Working it out

Learning productivity has been a bit low lately.  At least, that’s the way it seems to me.  I’m trying to have faith that learning is taking place, but I’m battling with the idea of what “school” should look like.  I need concrete evidence that learning is taking place.  Such as a worksheet filled in, a book read, some piece of knowledge recited to me, or what-have-you.  Even though I KNOW that it’s not the only way to learn – not even the best way to learn – I’m having a hard time releasing it.  How do I prove to someone that my kids are learning?  What do I say to fellow homeschoolers about what MY kids are accomplishing?  I say this realizing that I’m letting my insecurity speak, but I let it speak whenever I get mad at my kids about not “doing” school.

Right at this moment my kids are playing Lego.  Great.  BUT they’re arguing over plot lines, and Lego pieces, and who is going to be what in their game.  Ryan wants things to happen in the game and Julia wants things to be happy and safe.  She gets completely and utterly frustrated with his suggestions because they usually mean something is about to go wrong in the game.  For example, a natural disaster or war.  I know a wiser parent might have the right words or advice to give, but as much as I admire Ryan’s desire for excitement I can relate to Julia’s desire for safety.  She doesn’t want her house broken into and everything stolen!  She doesn’t want someone shooting her person in the game.  So, I’m finding difficult to remain neutral when I do agree with her.  I try to stay out of it, but their arguing irks me to no end. 

I suppose they’re learning cooperation…sort of.

We had a nice math lesson yesterday…after we got over the theatrics of how much Ryan hates math.  Julia was learning about counting by 4’s so we had a nice long discussion on how 4 quarter cups measures equal 1 cup.  And then different combinations there-in.  We discuss this while we’re baking but I find they’re usually so focused on getting the end product that they don’t want to talk about the measuring cups, etc. at the time.

We also began reading “The Last Safe House” by Barabara Greenwood.  It’s about the Underground Railroad.  It evoked some anger in the kids, especially Ryan.  He started playing a game where he was blowing up slave ships.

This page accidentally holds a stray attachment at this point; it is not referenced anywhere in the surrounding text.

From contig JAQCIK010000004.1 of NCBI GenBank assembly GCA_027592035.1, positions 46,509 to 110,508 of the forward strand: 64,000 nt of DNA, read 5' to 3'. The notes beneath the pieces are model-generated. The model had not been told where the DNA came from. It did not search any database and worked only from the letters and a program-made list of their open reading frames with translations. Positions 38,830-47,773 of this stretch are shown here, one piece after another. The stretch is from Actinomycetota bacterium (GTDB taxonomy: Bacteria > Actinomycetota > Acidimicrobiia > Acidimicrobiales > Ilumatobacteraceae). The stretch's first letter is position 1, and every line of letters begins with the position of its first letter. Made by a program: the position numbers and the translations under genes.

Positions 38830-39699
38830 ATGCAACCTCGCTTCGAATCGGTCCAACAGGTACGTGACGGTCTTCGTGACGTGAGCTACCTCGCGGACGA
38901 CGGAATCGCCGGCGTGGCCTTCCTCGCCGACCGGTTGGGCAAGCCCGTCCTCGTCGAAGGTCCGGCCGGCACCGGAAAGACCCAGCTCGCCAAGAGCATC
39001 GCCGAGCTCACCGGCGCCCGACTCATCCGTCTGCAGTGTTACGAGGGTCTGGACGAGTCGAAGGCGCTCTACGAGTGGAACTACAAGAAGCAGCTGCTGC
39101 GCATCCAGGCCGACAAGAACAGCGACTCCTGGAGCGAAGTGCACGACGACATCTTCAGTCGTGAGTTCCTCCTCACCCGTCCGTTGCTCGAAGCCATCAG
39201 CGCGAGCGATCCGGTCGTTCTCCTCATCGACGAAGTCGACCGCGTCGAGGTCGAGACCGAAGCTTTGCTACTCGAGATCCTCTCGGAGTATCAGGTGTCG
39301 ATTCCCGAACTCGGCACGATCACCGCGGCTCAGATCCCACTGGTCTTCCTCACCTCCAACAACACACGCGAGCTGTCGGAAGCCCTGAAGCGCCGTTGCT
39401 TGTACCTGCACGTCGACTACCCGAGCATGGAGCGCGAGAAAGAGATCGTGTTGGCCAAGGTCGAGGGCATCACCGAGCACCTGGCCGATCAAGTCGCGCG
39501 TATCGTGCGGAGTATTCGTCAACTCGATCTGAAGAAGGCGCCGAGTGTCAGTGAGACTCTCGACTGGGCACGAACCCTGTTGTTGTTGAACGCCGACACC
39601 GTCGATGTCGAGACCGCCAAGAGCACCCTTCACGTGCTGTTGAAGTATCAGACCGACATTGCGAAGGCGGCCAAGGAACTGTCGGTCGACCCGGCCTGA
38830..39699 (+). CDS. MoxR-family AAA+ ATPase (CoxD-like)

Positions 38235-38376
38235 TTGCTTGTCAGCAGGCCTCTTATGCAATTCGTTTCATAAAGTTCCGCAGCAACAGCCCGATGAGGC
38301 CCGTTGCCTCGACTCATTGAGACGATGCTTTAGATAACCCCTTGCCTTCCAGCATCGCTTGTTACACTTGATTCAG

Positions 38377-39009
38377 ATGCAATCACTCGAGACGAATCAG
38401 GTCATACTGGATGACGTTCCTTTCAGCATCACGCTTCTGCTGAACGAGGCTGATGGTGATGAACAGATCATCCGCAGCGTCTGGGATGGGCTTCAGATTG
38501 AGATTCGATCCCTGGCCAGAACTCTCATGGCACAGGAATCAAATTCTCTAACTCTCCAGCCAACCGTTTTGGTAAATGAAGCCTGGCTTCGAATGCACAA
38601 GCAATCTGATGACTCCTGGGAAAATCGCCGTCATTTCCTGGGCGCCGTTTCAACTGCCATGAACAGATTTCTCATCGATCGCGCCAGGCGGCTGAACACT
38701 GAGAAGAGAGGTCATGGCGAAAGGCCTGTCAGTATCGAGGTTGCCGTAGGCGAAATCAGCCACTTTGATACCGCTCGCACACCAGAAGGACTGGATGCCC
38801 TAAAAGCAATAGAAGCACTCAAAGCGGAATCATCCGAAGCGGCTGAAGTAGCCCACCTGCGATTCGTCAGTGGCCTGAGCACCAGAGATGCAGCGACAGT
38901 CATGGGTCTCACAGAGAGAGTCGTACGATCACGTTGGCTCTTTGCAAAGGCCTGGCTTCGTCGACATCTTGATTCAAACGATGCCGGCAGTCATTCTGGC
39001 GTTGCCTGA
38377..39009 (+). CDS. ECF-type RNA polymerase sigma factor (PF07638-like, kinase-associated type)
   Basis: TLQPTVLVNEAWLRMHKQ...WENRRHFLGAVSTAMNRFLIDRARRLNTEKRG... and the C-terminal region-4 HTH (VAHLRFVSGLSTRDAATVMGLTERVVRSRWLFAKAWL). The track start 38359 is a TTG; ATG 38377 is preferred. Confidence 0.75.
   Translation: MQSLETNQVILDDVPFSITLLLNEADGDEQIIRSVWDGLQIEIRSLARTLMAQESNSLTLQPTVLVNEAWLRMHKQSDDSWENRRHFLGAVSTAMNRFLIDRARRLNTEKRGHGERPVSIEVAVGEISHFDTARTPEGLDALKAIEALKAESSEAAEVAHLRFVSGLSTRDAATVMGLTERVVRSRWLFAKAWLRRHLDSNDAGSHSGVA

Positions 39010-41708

I’m also struggling with how to respond to people (my parents) when they ask how school is going and if we’ve caught up from being away on holidays.  I’ve just been answering vaguely for now.  I don’t think my mom would “get” or embrace the whole Unschooling idea.  And certainly not when I’m not totally confident in yet.  😀 

We’re in transition, I guess, and transitions aren’t always easy.


About Debbie

I am a stay at home mom of 2 energetic children. I homeschool them as well. I have a great husband who, after 7 years of working away from, finally has a job where he is home every night. We are trying to learn how to live together again along with adjusting to the lower pay that came along with the job change.
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2 Responses to Working it out

  1. diaryfromscotland says:

    How often one can reflect of school days and the playground in which the playing of games often involved the violence of war and destruction.

    For me it was the need to ensure a sense of purpose within dialogue as well as the need for security and awareness of all options.

    That still applies through adult life.

    Good luck and ‘May the Force Be With You’ 🙂

  2. Dawn says:

    It is a struggle for me still, when people ask how school is going, or how the kids are progressing or when we are done school. When the kids are entering high school the questions change some to, what the kids are planning to do after high school, if they want to go to school, if they like being home schooled. I think for the question of what they want to do, that is asked of every parent as there kids are getting close to graduation but if one home schools and the child isn’t planning to go to post secondary, one feels more like the cause of that, and a let down to home schooling in general. When you consider how many kids in the school population go on to further education, the numbers don’t compare, but somehow we feel pressure to have our kids exceed those in regular school.

    The personalities sure shine through when they are playing and I would venture a guess Ryan will marry someone who desires security and Julia will marry someone who likes adventure and a little bit of risk. Seems life balances that way and the playing they do now will help them work things out with their spouses. A wonderful gift despite the mother needing Valium 😉 .

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